updated 4/27/2012 9:17:42 AM ET 2012-04-27T13:17:42

As you become more mobile, social and digital, you're likely to carry several devices, such as a computer, smartphone or tablet. With multiple gadgets, it can be a challenge accessing all of your data from whatever you're carrying at the moment.

Cloud storage services fix that by syncing your computer and mobile devices though their Internet connections. In addition to Google Drive, which was introduced April 24, Apple iCloud, Dropbox, Microsoft SkyDrive and SugarSync can do the job.

How does it work?

You install software on your computer, smartphone and/or tablet that allows specific file folders to sync with an account on a Web service. Multiple devices can be connected to your account so changes made from any device will be reflected automatically on the others. You can also download your files through a Web browser on other devices that don’t have the client, allowing you to access your data from any computer.

Why do I need it?

Getting the latest version of your data on all your devices no longer means emailing files back and forth or shuttling them on USB drives. Most services also provide revision tracking, which records changes to your documents, so you can go back to recover something that you deleted and wish you hadn't. And cloud services are a backup insurance policy: If you lose or break your computer or mobile device, you just sync the new one with the cloud to get everything back.

You also can share files with your family, friends and co-workers by simply sending a link in a message. (They don’t have to subscribe to the service or have the sync software.)

Is it secure?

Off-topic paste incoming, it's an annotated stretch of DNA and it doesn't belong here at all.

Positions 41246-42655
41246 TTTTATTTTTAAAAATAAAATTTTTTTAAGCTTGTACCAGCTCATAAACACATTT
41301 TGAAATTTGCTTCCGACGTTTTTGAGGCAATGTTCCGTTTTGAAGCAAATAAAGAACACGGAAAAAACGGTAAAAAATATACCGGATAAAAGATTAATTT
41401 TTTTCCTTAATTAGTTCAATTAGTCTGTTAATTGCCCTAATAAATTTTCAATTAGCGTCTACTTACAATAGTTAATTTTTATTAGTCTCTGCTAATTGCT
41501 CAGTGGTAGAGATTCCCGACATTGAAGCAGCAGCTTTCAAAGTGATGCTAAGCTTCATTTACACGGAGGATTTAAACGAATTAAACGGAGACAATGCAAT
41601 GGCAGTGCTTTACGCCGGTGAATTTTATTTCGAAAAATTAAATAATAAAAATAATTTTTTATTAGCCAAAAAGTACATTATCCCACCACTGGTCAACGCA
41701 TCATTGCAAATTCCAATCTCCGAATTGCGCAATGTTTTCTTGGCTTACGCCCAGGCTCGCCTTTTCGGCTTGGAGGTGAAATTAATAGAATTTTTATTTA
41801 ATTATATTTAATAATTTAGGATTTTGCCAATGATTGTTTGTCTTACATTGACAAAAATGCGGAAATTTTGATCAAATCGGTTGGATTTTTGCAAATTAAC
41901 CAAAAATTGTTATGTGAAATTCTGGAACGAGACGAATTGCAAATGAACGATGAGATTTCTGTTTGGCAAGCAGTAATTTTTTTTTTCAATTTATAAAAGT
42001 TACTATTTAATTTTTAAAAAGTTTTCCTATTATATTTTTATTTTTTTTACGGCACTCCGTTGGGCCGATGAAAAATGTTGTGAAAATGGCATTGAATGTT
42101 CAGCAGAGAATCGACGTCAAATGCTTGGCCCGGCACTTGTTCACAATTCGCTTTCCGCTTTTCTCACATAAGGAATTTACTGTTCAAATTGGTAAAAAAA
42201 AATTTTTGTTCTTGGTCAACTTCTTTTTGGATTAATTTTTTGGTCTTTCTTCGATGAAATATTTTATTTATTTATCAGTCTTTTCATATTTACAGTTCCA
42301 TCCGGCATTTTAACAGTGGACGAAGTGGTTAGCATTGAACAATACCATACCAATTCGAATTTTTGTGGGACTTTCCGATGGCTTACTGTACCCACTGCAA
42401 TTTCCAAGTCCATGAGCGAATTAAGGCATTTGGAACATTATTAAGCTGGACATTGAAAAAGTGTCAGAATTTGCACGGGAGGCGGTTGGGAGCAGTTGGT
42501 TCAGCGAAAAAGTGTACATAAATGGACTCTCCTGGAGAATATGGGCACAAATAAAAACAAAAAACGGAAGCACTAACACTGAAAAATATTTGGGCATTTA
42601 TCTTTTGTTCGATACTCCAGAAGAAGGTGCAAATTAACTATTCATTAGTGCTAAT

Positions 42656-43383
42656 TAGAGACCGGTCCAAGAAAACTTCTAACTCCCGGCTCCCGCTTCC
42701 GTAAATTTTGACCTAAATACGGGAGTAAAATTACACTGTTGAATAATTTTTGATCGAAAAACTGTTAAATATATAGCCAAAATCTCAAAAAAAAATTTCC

No device connected to the Internet is perfectly secure, but the services take several precautions. Each requires an account with a log-in name and password, and each encrypts your files. Though services state that they need certain rights to your files in order to handle them, most say explicitly that you retain ownership of your data — no filching your great American novel.

Do I have to pay for it?

Each service offers some space for free, and some, such as Dropbox, will increase your free space if you refer friends. You can get additional space for a monthly or yearly fee, with the maximum available space ranging from 50GB to 16TB.

What are the top services?



Free: 2GB (up to 18GB through referrals)

Additional: From $100 per year for 50GB to $200 for 100GB.

Notable: Very popular, easy revision tracking, integrates into many apps to sync data with minimal setup.


Google Drive


Free: 5GB

Additional: From $30 per year for 25GB to $800 for 16TB.

Notable: Can open more than 30 file types and allow you to edit some of them right in a Web browser.


Apple iCloud


Free: 5GB

Additional: From $20 per year for 10GB to $100 for 50GB.

Notable: Built in to iOS and OSX, backs up contacts, calendar, mail and notes and makes purchased media available even after being deleted from your device.


Microsoft SkyDrive


Free: 7GB

Additional: From $10 per year for 20GB to $50 for 100GB.

Notable: Will integrate with Windows 8 and Windows Phone so files in the cloud are accessed the same as local files. Can optionally share files from entire computer instead of just one folder.




Free: 5GB

Additional: From $50 per year for 30GB to $400 for 500GB.

Notable: Available on a broad range of devices beyond Apple and Android phones, including BlackBerry, Symbian and Windows Mobile. Can sync any folders you choose.


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© 2012 TechNewsDaily


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